I am a stick welder so I will leave the wire feed alone. I am with Mike which ever way you go you are gonna have fumes so get ready to leave the door open and maybe even a fan or two to move the air around.
_________________
Always remember slow and steady wins the race.

Hybrid Cooker
Back to top
View user's profile Send private message
Maniac
BBQ Super Pro


Joined: 02 Oct 2010
Posts: 2432
Location: Pa

PostPosted: Thu May 05 16 1:30 am    Post subject: Reply with quote

k.a.m. wrote:
I am a stick welder so I will leave the wire feed alone. I am with Mike which ever way you go you are gonna have fumes so get ready to leave the door open and maybe even a fan or two to move the air around.

If you use a fan with gas do not put it pointed right where you are welding...will blow your shield away. flux vs gas , gas is my go to , stick if I'm welding outside. both Lincoln and miller make great machines go with your budget and how often you will have a use for welding after the build.
_________________
RF Smoker
20" disc
uds
Back to top
View user's profile Send private message
gandrfab
BBQ Fan


Joined: 08 Feb 2012
Posts: 190
Location: Edgewater fl

PostPosted: Thu May 05 16 5:38 am    Post subject: Reply with quote

k.a.m. wrote:
I am a stick welder so I will leave the wire feed alone. I am with Mike which ever way you go you are gonna have fumes so get ready to leave the door open and maybe even a fan or two to move the air around.

Even gas mig'n you get fumes.
When ever welding you need ventilation.
Back to top
View user's profile Send private message
k.a.m.
BBQ Mega Star


Joined: 12 Dec 2007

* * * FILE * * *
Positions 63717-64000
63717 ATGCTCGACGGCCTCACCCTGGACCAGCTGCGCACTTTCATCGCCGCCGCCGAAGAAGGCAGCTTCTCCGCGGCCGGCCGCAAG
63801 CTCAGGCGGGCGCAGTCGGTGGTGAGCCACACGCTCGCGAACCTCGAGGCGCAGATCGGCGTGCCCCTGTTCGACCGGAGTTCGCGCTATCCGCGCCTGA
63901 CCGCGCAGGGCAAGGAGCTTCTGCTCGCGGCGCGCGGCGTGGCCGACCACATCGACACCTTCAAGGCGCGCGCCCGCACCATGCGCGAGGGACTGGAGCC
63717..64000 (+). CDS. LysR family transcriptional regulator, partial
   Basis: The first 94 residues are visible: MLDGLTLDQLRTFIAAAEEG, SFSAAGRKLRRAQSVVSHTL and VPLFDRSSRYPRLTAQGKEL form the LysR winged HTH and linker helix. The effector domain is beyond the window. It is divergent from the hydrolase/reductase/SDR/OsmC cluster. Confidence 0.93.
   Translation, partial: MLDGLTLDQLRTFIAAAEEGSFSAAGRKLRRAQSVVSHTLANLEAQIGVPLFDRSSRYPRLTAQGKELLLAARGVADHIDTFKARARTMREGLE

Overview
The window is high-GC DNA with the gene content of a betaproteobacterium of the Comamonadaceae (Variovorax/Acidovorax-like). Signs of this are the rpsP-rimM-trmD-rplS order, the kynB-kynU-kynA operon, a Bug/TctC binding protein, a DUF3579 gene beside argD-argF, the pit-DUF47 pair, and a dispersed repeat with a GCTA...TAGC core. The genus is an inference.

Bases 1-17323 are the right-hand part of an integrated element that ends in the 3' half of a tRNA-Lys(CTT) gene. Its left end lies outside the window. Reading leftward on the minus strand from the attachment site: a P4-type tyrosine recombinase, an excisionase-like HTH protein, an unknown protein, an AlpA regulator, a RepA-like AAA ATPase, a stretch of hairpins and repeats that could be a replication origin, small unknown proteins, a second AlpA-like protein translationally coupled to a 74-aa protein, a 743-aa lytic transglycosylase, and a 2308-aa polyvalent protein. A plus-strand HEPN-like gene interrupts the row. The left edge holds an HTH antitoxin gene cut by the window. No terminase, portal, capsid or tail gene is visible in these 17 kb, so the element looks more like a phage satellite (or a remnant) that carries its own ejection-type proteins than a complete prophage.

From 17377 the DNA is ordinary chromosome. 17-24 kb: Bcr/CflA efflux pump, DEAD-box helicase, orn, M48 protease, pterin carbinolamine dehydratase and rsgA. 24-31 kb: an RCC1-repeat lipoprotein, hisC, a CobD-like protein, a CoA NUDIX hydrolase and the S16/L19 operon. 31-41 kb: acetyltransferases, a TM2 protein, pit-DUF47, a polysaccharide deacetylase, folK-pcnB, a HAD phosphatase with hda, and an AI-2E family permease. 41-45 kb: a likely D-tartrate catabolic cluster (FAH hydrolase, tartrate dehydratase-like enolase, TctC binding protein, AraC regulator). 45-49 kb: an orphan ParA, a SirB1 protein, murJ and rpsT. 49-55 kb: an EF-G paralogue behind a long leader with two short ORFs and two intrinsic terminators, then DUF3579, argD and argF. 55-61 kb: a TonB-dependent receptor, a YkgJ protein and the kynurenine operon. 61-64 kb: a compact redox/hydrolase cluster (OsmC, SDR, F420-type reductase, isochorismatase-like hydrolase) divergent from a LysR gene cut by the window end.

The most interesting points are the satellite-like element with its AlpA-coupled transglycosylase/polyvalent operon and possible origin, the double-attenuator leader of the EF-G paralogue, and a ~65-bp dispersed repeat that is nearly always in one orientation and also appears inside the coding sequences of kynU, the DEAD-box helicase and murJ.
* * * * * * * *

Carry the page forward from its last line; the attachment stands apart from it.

Posts: 25938
Location: Southeast Texas.

PostPosted: Thu May 05 16 9:34 am    Post subject: Reply with quote

gandrfab wrote:
k.a.m. wrote:
I am a stick welder so I will leave the wire feed alone. I am with Mike which ever way you go you are gonna have fumes so get ready to leave the door open and maybe even a fan or two to move the air around.

Even gas mig'n you get fumes.
When ever welding you need ventilation.

The red comment was merely stating that someone with more wire feed knowledge on the welder and metal thickness would be better suited to answer his question than me.
I am well aware of the fumes put off by welding with the different processes that is why I stated in blue which ever way you go get ready to leave the door open and maybe even have a fan or two to move the air around.
_________________
Always remember slow and steady wins the race.

Hybrid Cooker
Back to top
View user's profile Send private message
TrailerBuilder
BBQ Super Pro


Joined: 08 Feb 2010
Posts: 3147
Location: Springfield MO

PostPosted: Thu May 05 16 10:37 am    Post subject: Reply with quote